Dr. David Williams at UCLA to begin mitochondrial defects study to help find a cure for Choroideremia
Springfield, MA., March 06, 2020
The Choroideremia Research Foundation recently announced a grant award for $61,000 to David Williams, PhD, Director of the Photoreceptor- RPE Biology Lab, Professor of Ophthalmology, and Professor of Neurobiology at the University of California – Los Angeles School of Medicine.
The study being conducted by Dr. Williams is called: Understanding Mitochondrial Defects in Choroideremia RPE. This project will investigate to determine the possible cause of retinal degeneration in CHM patients. Within each cell in the human body there are several structures with different individual functions. One structure, called the mitochondria, is responsible for energy production and similar tasks for the cell. Preliminary data suggests that mitochondrial function is impaired due to the lack of REP1 caused by the mutation in the CHM gene. Dr. William’s research will build on these preliminary findings by studying mitochondria in RPE cells of CHM patients to determine why mitochondria may be defective in CHM, and how that causes CHM RPE cells to decline in function and eventually die. The goal of this study is to provide new insights into disease mechanisms, aid in the development of biomarkers to monitor disease progress, and provide key information for the identification of novel therapeutic targets.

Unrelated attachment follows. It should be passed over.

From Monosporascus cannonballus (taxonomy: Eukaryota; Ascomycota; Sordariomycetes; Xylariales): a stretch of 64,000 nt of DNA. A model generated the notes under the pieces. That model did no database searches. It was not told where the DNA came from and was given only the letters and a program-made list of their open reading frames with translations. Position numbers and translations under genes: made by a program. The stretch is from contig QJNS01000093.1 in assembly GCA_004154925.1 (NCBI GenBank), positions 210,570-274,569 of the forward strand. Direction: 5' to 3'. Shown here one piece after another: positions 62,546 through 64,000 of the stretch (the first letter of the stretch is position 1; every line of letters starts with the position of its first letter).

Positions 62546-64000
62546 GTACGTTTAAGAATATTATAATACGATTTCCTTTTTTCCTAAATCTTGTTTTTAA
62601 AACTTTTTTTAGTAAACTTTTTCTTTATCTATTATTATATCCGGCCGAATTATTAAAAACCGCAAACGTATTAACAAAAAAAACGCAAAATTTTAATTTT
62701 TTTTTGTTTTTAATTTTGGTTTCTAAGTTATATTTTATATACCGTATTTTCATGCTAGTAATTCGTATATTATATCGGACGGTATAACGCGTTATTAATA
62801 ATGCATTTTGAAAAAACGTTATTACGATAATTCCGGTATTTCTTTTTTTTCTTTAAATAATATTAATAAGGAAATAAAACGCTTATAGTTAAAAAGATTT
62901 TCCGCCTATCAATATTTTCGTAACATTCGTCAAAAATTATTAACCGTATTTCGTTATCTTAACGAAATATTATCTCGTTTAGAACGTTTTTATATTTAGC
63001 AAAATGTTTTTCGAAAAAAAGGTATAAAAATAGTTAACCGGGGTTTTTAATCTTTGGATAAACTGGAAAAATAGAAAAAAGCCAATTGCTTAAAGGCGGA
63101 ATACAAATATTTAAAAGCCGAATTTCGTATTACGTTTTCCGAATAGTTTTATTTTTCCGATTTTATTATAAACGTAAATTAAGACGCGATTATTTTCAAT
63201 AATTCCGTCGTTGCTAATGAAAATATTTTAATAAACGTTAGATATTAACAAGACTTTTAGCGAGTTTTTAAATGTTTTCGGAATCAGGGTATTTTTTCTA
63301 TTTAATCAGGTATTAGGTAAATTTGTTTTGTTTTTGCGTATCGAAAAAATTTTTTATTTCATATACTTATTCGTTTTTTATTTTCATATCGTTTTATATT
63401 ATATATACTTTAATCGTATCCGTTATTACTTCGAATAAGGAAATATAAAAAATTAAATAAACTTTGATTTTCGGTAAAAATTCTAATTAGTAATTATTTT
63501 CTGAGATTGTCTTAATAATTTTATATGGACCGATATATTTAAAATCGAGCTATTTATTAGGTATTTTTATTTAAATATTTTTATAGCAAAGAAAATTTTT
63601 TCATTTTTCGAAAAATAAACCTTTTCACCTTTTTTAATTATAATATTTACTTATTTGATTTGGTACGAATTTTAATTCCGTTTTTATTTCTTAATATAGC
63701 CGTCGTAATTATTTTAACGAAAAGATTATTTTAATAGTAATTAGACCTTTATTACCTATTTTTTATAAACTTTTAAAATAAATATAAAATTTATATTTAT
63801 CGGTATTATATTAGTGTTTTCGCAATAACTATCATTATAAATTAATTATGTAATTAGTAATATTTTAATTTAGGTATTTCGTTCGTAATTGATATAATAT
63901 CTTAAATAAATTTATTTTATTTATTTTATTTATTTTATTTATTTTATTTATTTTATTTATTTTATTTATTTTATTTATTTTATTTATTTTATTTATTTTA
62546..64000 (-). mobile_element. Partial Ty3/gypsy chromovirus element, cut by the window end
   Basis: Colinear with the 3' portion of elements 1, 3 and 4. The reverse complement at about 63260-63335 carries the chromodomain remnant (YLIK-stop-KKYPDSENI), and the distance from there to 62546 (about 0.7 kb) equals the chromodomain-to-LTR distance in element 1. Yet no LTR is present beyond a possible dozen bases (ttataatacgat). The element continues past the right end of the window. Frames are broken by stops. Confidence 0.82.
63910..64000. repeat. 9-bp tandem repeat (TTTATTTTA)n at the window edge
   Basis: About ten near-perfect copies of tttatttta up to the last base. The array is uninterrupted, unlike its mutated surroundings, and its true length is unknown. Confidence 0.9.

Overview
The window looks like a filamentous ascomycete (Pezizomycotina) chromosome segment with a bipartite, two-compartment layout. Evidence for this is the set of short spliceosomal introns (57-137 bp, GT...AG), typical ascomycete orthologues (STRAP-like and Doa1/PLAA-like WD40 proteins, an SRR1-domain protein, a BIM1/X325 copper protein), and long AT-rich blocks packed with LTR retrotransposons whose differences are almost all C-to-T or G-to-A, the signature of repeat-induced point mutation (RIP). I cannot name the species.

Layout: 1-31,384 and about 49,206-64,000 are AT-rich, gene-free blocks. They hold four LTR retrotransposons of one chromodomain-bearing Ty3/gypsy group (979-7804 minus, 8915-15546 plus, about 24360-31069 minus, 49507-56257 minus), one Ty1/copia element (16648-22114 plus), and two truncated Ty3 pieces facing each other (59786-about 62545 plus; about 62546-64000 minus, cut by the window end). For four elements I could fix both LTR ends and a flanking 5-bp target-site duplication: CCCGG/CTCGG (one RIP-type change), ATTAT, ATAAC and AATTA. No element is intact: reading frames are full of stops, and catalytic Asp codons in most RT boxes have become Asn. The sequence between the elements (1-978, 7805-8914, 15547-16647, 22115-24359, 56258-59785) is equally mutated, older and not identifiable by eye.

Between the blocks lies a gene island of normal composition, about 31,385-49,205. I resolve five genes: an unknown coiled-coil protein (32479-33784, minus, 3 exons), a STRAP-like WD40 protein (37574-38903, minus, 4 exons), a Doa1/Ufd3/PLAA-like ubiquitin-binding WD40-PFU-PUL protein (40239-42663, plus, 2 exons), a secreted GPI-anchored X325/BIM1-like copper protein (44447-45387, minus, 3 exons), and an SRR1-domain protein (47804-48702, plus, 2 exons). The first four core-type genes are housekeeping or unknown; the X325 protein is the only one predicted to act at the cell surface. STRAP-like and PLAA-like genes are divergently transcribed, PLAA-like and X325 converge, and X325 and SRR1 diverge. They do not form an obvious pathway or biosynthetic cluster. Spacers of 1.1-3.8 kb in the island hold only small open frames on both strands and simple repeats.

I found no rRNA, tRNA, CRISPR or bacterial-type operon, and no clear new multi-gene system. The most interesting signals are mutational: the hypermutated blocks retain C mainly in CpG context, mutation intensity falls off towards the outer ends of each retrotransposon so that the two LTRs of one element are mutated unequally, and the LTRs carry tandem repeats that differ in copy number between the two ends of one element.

“We are very excited to award this grant to Dr. Williams, “says Chris Moen MD, Chief Medical Officer of the CRF. “Providing funding for this project is another example of our commitment to lead the way in supporting groundbreaking research to find a cure for CHM.” To view a complete list of research CRF has funded to date, visit: https://www.curechm.org/research/#funded
Choroideremia (CHM) is a rare inherited form of blindness affecting approximately 1 in 50,000 people. Due to its x-linked inheritance pattern males are most severely affected with females usually experiencing milder visual impairment. Symptoms begin in early childhood with night blindness and restriction of visual field being the earliest noticeable effects, eventually progressing to complete blindness. An estimated 6,000 people in the United States and 10,000 in the European Union are impacted by Choroideremia. There are currently no approved treatments for Choroideremia.
About the Choroideremia Research Foundation Inc.
The Choroideremia Research Foundation was founded in 2000 as an international fundraising and patient advocacy organization to stimulate research on CHM. Since its inception, the CRF has provided over $3 million in research awards and is the largest financial supporter of CHM research worldwide. Research funded by the CRF has led to the development of a CHM animal model, the pre-clinical production of gene therapy vectors currently in clinical trials, and the CRF Biobank which stores tissue and stem cell samples donated by CHM patients.